Independent Chris Daggett’s campaign for New Jersey governor is picking up steam. And yesterday, he picked up the endorsement of the largest newspaper in New Jersey, the Star-Ledger. They said:
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The newspaper’s decision is less a rejection of Gov. Jon Corzine and Republican Chris Christie than a repudiation of the parties they represent, both of which have forfeited any claim to the trust and confidence of the people of New Jersey. They share responsibility for the state’s current plight.
Only by breaking the hold of the Democratic and Republican mandarins on the governor’s office and putting a rein on their power will the state have any hope for the kind of change needed to halt its downward economic, political and ethical spiral.
You can read the whole editorial here. There is also a video of Daggett’s interview with the editorial board. It also included an interesting conclusion:
But the value of a vote is not limited to picking a winner. The real value lies in the signal it sends about what the voter believes is best for the city, county or state — not merely at the moment, but long-term.
We believe Daggett is best.
For disappointed Democrats and Republicans, a decision to vote for Daggett will mean a break with party loyalty — no easy thing. What we’re suggesting is a temporary suspension of that loyalty as a way to begin changing the corrosive culture of Trenton. Daggett would owe nothing to either party establishment; he’d be free to recruit best talent wherever he found it. As he told The Star-Ledger editorial board, he’d feel no obligation to honor the traditional Democratic-Republican deal that requires bipartisan balance on the Supreme Court. He’d apparently take the best he could find regardless of party affiliation — or lack thereof.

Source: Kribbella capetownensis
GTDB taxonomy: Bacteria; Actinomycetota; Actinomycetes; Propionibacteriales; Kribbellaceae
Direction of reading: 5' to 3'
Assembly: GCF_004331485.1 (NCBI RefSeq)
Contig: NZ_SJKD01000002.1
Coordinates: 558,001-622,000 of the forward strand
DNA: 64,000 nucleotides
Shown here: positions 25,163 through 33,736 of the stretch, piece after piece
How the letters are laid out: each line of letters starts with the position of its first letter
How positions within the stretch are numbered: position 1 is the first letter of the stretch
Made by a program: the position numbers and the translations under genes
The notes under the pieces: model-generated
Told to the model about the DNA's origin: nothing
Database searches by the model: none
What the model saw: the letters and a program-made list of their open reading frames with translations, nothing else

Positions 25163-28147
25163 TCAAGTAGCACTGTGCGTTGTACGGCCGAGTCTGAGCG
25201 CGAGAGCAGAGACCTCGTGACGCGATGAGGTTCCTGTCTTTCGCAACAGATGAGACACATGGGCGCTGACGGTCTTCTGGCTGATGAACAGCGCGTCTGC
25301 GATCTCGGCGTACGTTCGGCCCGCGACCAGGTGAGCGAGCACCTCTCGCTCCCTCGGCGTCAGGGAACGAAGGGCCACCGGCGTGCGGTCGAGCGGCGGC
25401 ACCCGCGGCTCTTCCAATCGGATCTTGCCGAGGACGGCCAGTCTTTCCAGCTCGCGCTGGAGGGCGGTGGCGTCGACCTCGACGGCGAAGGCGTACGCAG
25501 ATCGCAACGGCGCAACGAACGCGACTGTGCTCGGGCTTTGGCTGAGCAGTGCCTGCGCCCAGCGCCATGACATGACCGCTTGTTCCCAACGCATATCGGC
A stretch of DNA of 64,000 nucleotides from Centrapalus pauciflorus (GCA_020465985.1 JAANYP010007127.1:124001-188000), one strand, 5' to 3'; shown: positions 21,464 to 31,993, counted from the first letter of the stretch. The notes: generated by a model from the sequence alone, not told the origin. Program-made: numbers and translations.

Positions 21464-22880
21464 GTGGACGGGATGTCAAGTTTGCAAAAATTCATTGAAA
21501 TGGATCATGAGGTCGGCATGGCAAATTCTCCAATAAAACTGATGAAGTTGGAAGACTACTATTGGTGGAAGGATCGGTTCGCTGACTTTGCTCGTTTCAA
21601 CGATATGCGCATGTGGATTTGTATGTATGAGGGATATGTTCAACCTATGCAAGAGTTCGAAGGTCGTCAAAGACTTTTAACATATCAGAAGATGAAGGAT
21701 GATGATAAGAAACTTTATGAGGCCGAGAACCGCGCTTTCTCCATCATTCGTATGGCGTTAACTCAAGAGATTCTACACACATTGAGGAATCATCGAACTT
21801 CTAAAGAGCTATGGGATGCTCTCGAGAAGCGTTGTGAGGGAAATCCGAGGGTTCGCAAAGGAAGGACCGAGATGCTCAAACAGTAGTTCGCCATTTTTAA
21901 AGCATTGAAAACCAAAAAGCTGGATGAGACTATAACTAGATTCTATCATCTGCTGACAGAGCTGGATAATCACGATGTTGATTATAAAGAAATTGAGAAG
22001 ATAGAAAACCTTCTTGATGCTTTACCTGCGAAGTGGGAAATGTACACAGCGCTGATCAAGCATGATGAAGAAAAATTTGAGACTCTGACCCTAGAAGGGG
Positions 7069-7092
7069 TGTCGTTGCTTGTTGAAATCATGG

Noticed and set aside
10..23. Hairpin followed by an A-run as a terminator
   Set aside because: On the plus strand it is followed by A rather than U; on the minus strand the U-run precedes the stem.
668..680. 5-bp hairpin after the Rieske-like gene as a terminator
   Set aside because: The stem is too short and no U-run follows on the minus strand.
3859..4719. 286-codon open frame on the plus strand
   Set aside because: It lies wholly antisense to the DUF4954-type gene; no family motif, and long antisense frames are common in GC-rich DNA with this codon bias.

For too long, the cliche about New Jersey’s two great parties has seemed all too true — that Democrats are corrupt, Republicans incompetent. Nothing will cause them to change their ways for the better except repudiation at the polls Nov. 3.
The election of Chris Daggett would deliver that repudiation and put a highly qualified occupant in the corner office at the Statehouse.
In the polls, Daggett’s name recognition is up and he is up to an average of about 12 percent. (“Other” candidates that are not Daggett, Democrat incumbent John Corzine, or Republican Chris Christie are polling about one to two percent, which is inside the margin of error.) He has polled as high as 17 percent, and if this pattern continues – with more debates and media coverage in the month or so before the election – his poll numbers should increase even more.
Two other large newspapers in the New Jersey media market are talking about Chris Daggett. The New York Times talked about Daggett’s “unexpectedly strong” support, and an endorsement from the New Jersey Environmental Federation. The Philadelphia Inquirer featured Daggett in an article, but focused a lot on his potential as a spoiler, which probably does not exist because he does not clearly appeal to the members of any one party.
H/T to d.eris.